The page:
2019 is beginning to feel a lot like the 1990s Bill Murray movie “Groundhog Day.”Twelve years ago, at about the same time in the legislative session as we are now, I reported that ethics reform efforts were on life support. I’m not ready to make the same call in 2019. But with four weeks to go in this year’s session, agreement on a bill to flesh out the powers, funding and operations for a seven-member independent ethics commission added to the state Constitution by 75 percent of voters in November isn’t looking quite as inevitable as it once did. As of today, there are competing ethics commission bills.

New teachers would need training in teaching ESL students under bill

If the bills that deal with education in this legislative session were snowflakes, we’d have a blizzard in the Roundhouse. There are more than 100 bills dealing with K-12 education alone. Higher education, early education and other extracurriculars double that number. But there’s a whole subset of bills that aim to tailor New Mexico’s education system to its diverse student body, especially Hispanic, Native American and English learner students. The bills would ensure students have access to bilingual and multicultural education, teachers who look like them and social services so that disadvantaged students thrive when they are sitting at their desks.

Oil Conservation Division could issue fines again under legislation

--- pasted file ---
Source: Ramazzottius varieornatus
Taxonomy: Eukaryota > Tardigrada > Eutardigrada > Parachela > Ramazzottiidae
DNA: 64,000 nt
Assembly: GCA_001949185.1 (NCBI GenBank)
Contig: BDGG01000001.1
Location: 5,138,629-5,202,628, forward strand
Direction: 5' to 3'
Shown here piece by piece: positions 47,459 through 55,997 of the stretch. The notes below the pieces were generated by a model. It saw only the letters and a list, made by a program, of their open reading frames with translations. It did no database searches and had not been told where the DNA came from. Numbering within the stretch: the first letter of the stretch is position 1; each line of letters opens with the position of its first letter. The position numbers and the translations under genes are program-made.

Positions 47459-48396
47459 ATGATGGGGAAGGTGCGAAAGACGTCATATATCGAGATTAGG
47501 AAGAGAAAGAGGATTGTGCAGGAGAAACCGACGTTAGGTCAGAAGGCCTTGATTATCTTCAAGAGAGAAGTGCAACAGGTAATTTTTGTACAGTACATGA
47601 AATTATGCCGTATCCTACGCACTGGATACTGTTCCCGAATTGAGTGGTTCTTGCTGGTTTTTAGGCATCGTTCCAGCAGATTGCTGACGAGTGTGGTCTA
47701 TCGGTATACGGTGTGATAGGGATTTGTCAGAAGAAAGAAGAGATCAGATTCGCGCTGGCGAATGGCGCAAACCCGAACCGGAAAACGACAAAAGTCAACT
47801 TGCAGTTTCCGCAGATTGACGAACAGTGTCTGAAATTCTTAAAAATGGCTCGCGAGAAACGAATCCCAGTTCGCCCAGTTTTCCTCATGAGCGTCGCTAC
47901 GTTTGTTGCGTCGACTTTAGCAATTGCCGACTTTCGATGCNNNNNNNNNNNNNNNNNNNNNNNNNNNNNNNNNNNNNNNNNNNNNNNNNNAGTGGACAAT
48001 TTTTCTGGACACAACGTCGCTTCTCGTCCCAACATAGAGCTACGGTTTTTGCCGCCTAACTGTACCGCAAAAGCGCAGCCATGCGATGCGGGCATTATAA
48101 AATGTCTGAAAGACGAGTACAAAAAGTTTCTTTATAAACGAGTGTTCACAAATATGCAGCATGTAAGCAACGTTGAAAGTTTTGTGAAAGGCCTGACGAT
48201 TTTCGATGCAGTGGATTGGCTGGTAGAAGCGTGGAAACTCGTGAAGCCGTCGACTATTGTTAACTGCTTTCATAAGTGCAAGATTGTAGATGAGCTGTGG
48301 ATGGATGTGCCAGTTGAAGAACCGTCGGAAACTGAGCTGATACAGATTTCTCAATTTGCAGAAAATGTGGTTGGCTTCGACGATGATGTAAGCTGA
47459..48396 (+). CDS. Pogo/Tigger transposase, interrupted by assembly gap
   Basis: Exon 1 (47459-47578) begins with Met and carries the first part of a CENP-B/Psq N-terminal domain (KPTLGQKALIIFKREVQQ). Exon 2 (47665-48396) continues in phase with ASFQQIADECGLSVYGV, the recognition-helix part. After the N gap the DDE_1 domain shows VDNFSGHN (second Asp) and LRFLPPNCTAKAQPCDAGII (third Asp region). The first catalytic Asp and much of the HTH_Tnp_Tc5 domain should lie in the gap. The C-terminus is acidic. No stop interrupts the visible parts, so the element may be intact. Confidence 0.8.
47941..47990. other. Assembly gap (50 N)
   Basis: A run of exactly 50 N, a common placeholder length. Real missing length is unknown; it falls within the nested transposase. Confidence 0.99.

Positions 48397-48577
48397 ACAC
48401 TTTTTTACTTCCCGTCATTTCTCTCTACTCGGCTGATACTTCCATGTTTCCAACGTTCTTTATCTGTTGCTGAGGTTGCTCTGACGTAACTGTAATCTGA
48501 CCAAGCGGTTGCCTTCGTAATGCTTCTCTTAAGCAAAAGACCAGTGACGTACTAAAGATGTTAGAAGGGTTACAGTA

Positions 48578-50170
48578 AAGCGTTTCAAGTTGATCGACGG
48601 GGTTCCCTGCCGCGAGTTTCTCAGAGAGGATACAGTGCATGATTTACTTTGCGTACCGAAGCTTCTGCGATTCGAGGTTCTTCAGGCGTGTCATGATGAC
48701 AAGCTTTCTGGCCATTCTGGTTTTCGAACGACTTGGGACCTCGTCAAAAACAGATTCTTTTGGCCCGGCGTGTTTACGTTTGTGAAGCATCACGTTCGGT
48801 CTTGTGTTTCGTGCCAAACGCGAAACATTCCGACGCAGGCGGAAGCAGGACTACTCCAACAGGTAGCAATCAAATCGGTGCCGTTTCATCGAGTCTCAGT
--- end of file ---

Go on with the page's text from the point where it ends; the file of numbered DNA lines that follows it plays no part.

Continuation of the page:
For the last decade, New Mexico’s Oil Conservation Division has been like a traffic cop that can’t write speeding tickets. That’s the metaphor advocates give for a bill that would reinstate the division’s right to issue fines for bad actors, which, amid booming oil business in the southeastern parts of the state and an increase in spills documented by the department, have hovered near zero. The state’s highest court in 2009 ruled the division couldn’t issue fines because the Oil and Gas Act didn’t grant it that authority. “If you look at the way the penalties were collected, it basically fell off a cliff, and the last administration didn’t show any interest in actually enforcing our oil and gas regulations, so I think it’s time that we stepped up and got back to doing that,” said Rep. Matthew McQueen, D-Santa Fe. McQueen and Sen. Richard Martinez, D-Española, are cosponsoring SB 186, legislation that would empower the Oil Conservation Division to once again issue fines.

Effort continues to make “super secret” capital outlay list public

The House made quick work last week passing a measure that would lift a veil of secrecy on how individual lawmakers allocate capital infrastructure money under their control. Currently, New Mexico is the only state in the nation that allows legislators to divvy up among themselves a big chunk of infrastructure money to direct to projects as they see fit. And it allows them to keep secret which projects they choose to fund, although the information is readily available in an existing database. Sen. Sander Rue discusses capital outlay transparency with the Senate Rules committee in 2018, during which rural legislators explained their reservations about the measure. Sen. Daniel Ivey-Soto, D-Albuquerque, called it the “super-secret private list which is the one that actually appropriates the money” last year during a Senate Rules Committee debate on the issue.